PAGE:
The Department of Transportation(DOT) issued a statement regarding service animals on aircraft cabins on August 8, 2019. The statement's intent is to provide clarity on current Air Carriers Access Act regulations and identify priority areas for enforcement. It addresses a number of issues including breed restrictions, the number of service and emotional support animals that may accompany a person with a disability on a plane, restrictions for long flights. Final Statement of Enforcement Priorities Regarding Service Animals
(Please note: the Air Carriers Access Act's definition for service animals is different from the ADA. It includes emotional support animals and does not limit the service animal definition to dogs and miniature horses.)
A good summary of the enforcement priorities, written by John Simpson, of Duane Morris LLP, appears in Lexology.com. Below are main points listed in the article.
The full article can be accessed at DOT Clarifies Enforcement Priorities Concerning Air Travel with Service Animals
Key Points from DOT Final Statement of Enforcement Priorities Regarding Service Animals.
♦ Species and Breed Restrictions. One airline had banned pit bulls, which the Enforcement Office found contrary to ACCA. While there can be categorical restrictions by the airlines on snakes, other reptiles, ferrets, rodents and spiders, there can be no categorical bans on other animals. Whether a particular dog poses a direct threat to safety or health will depend on an assessment of that animal, not its breed. So, presumably, airlines cannot ban the flight of pit bulls, Rottweilers, Dobermans and the like based solely on breed.
♦ Number Restrictions. An airline cannot prevent an individual passenger from traveling with one ESA and a total of three service animals, if needed. Airlines cannot impose categorical restrictions on the number of service animals on a single flight. If ten passengers need service animals and meet the criteria, then their animals will all fly. The line where this would become an unwieldy “Noah’s Ark” scenario is unclear.
♦ Weight Restrictions. One airline imposed a 65-pound weight limit which the Enforcement Office found inconsistent with ACCA. Categorical weight restrictions are not allowed; weight must be assessed on a case-by-case basis, including the type of aircraft. So, in theory, a Great Dane could fly if other requirements were met.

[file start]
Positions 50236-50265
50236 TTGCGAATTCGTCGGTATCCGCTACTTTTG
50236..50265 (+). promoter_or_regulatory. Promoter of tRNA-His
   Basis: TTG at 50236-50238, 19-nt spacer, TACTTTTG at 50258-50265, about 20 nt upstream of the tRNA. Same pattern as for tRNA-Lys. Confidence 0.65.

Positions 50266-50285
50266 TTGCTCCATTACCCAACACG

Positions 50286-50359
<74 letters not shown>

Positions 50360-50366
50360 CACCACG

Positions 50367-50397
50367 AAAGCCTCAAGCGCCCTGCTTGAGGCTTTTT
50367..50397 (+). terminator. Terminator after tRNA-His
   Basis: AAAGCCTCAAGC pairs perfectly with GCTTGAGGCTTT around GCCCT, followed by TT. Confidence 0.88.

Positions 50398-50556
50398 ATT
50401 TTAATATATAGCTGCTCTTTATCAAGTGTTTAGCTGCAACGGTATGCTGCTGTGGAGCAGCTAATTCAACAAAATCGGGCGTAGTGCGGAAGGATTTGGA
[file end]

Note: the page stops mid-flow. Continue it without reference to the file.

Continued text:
♦ Age Restrictions. The Enforcement Office had no issues with airline rules excluding animals too young to have been trained to behave in public.
♦ Flight-Length Restrictions. Airlines cannot categorically restrict service animals on flights lasting 8 hours or more, but for such flights they can request 48 hours’ notice, early check-in and documentation that the animal’s need for bodily relief can be handled in a way that does not create a sanitation issue on a flight.
♦ Proof of Service Animal Status. Airlines are still permitted to ask limited questions to determine the passenger’s need for the animal, even if the animal is wearing a service animal vest or similar apparel.
♦ Documentation Requirements. Airlines can continue to ask for documentation related to any service animal’s vaccination, training or behavior as long as it is reasonable to believe that the documentation would assist in determining whether the animal is a direct threat to safety or health. While airlines can encourage customers to use the airline’s own form, they cannot require it. Any documentation from a mental health professional that meets the legal criteria will suffice.
♦ Lobby Verification. Airlines will not apparently risk enforcement action by requiring passengers to present service animal documentation for ESA’s and PSA’s in the airport lobby, as opposed to the gate area. However, airlines cannot require presentation of such documentation for passengers with traditional service animals any earlier than in the gate area.
♦ Advance Notice/Check- In. ESA/PSA users can be required to give 48 hours’ notice and to appear for lobby documentation check-in one hour prior to the time for the general public to check in. However, these notice and check-in requirements cannot be imposed on travelers with traditional service animals or other non-ESA/PSA’s.
♦ Containment. Requiring passengers to comply with containment methods that meet the ADA (e.g., a harness) will generally be deemed permissible. Other situations will be assessed case-by-case on the basis of factors such as the size of the animal and the right of other passengers to enjoy their own foot space.